The Wallace comes tumbling down

The Wallace comes tumbling down

Is Wallace a Special Needs cat?

Am I?

Are you?

When I try to encapsulate Tabby’s Place for a grant application or efficient overview, I dutifully quote the statistic that “at any given time, 30-40% of our residents are Special Needs cats.”

But I can no more encapsulate Tabby’s Place than you can cram all the comets onto a flash drive.

There’s no efficient overview of mercy.

And “Special Needs” is a status granted more generously than we remember.

Wallace remembers.

Wallace was not initially presented to us as a “Special Needs cat.” His pancreas pumps out plenty of insulin; his legs are as strong as any unicorn’s. He is young and sighted, with obedient intestines and shiny teeth. He is, in the honest poetry of Carolyn, “fifteen pounds of handsome goodness.”

He just bites people, when they are biteworthy.

This was enough to get him on the Danger Danger Danger List at a Midwest shelter. People, it turns out, do not enjoy viewing themselves as “biteworthy.” Even if your legs and ego are as strong as any unicorn’s, your shiny teeth can get you declared unworthy.

Fortunately, getting declared “unworthy” gets you into Tabby’s Place.

The circumstances that carry a cat across miles and miseries are always improbable, but Wallace’s were worthy of an original Netflix miniseries (he has requested “that guy who played Elvis” in the role of Wallace, and F. Murray Abraham as Sky). Before Tabby’s Place, there was the Midwest, but before the Midwest there was Lebanon.

The same Beirut angels who sent us Sky, Eartha, Kozmo and company sent Wallace to that Midwest shelter. This made perfect sense: Animals Lebanon saves their Special Needs cats for Tabby’s Place, sending the more straightforward sorts to other shelters.

But there are no straightforward sorts.

There are no straight paths for living creatures.

And Wallace is an exceptionally living creature.

But he is, and is not, a “Special Needs cat.”

So when the healthy hunk with the fondness for fingers (chicken, human, etc.) found himself on the wrong page of the wrong novel, international and intergalactic forces convened to rewrite his story. One eastbound flight later, he was in Suite B.

He’s been the big story ever since.

The big story is that Wallace is the biggest deal Wallace has ever encountered. Some days, he can’t quite believe his own existence. He shoves the other cats: “dude. Have you seen me? I am the big story. I am all four Teenage Mutant Ninja Turtles. I am every continent. I am perfectly continent. I am all the bears in the forest. I am the mighty mountain. I am…going to bite that guy now.”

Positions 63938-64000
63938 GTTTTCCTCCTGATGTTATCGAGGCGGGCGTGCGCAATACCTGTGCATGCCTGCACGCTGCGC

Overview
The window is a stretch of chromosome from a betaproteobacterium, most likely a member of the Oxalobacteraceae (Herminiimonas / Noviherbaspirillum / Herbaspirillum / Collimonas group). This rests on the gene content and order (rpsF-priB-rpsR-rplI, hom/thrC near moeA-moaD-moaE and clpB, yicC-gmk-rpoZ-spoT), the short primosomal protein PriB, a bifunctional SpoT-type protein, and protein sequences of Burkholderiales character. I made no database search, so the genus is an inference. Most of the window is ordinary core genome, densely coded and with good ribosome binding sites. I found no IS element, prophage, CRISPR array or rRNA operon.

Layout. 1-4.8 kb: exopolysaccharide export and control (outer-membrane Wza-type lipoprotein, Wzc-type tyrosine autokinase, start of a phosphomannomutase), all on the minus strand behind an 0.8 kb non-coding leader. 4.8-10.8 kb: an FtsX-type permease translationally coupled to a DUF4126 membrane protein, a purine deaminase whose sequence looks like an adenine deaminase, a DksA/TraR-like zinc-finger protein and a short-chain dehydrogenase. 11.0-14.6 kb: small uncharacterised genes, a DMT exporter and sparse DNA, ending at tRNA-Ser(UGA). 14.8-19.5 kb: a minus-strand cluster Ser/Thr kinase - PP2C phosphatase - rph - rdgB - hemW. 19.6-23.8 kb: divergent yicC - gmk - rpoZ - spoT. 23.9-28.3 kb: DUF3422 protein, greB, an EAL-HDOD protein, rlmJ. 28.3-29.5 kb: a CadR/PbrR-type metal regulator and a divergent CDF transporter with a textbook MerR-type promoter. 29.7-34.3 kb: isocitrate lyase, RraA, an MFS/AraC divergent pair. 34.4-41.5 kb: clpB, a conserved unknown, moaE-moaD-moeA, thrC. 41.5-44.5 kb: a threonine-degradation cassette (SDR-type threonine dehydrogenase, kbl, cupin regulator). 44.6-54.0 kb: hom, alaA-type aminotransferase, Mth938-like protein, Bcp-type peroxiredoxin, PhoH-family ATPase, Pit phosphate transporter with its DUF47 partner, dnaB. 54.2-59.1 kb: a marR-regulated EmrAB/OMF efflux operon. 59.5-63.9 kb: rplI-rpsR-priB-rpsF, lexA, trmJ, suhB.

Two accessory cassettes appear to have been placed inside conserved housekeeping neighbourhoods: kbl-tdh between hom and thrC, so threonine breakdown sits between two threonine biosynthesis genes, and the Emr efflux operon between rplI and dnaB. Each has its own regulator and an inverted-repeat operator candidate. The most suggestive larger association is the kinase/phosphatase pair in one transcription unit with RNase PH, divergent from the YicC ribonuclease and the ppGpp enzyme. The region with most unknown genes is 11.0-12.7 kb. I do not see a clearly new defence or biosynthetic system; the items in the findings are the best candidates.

He is, frankly, irresistible. He will love you with such electricity, you will fall down giggling and rise up singing. His strength will make you feel strong. His sweetness will make you feel corny. His magic will make you feel unicorny. And then he might bite you, or bolt out into the hallway. One of the bolts that holds his enormous brain inside his head may fall out, and he may fall from sanity like a shooting star.

What he will never do, since this is Tabby’s Place, is fall from grace.

There are a million ways to tumble, and our rough and raveling world will tell you that there’s a limit to how many times love will break your fall. This is why our species tends to prefer efficient overviews, black and white stories. This is why we cram Special Needs into capsules. If the tumbling ones are over there — the 30-40% who are fragile, who are flailing, who need special accommodations — then we, the strong, can feel sturdy.

They are the pitiful and the precarious; we are the purpose-driven and prepared. They need coddling and patience; we can take a break from our victories to lighten their losses. They may be in Danger Danger Danger, but we, The Safe, can offer some comfort.

We just need to stay on the right side of Special Needs, right?

We just need to keep ourselves from falling.

But take it from Wallace, who falls in and out of love with lunacy fifty eight times an hour. Or take it from his countryman Sky, who literally fell eight stories to the ground, breaking his jaw but not his soul.

Everybody falls.

Everybody has Special Needs.

Anyone as honest as a unicorn can see: every living creature slips in and out of the Kingdom of the Falling a dozen times a day.

We may not have diabetes or intractable diarrhea.

We may not bite people or loudly sing Les Miserables songs through the hallways.

But we may not escape the classification of “Special Needs cat.”

The day will come when you have a headache so stern, you need your own child to make you a cup of tea. The hour will arrive when your heart has been so scorched, you turn up in tears to the important meeting. The moment will fall on you when your health or your strength or your story simply fails, and you will be the one in need of mercy.

The Safe is a society with zero members.

But that’s very good news for all the Special Needs cats of all species. Only those who have fallen can lift the falling.

And that, day by day, by tumble, by humble hug, by holler of hope, is what we do at Tabby’s Place. There’s no limit to the “hopeless situations” that will hurl cats into our arms, but there’s no limit to how many times love will break their fall.

It’s not efficient. It’s everything. It’s the novel we’re writing with our wobbly, improbable lives.

Tabby’s Place is a big story, but we’re in service to an even bigger story.

Just ask the big story named Wallace.

Postscript: Is there a soul alive who’s surprised how this big story ends? Wallace has been blissfully adopted. Of course he has. And so the story goes and grows…

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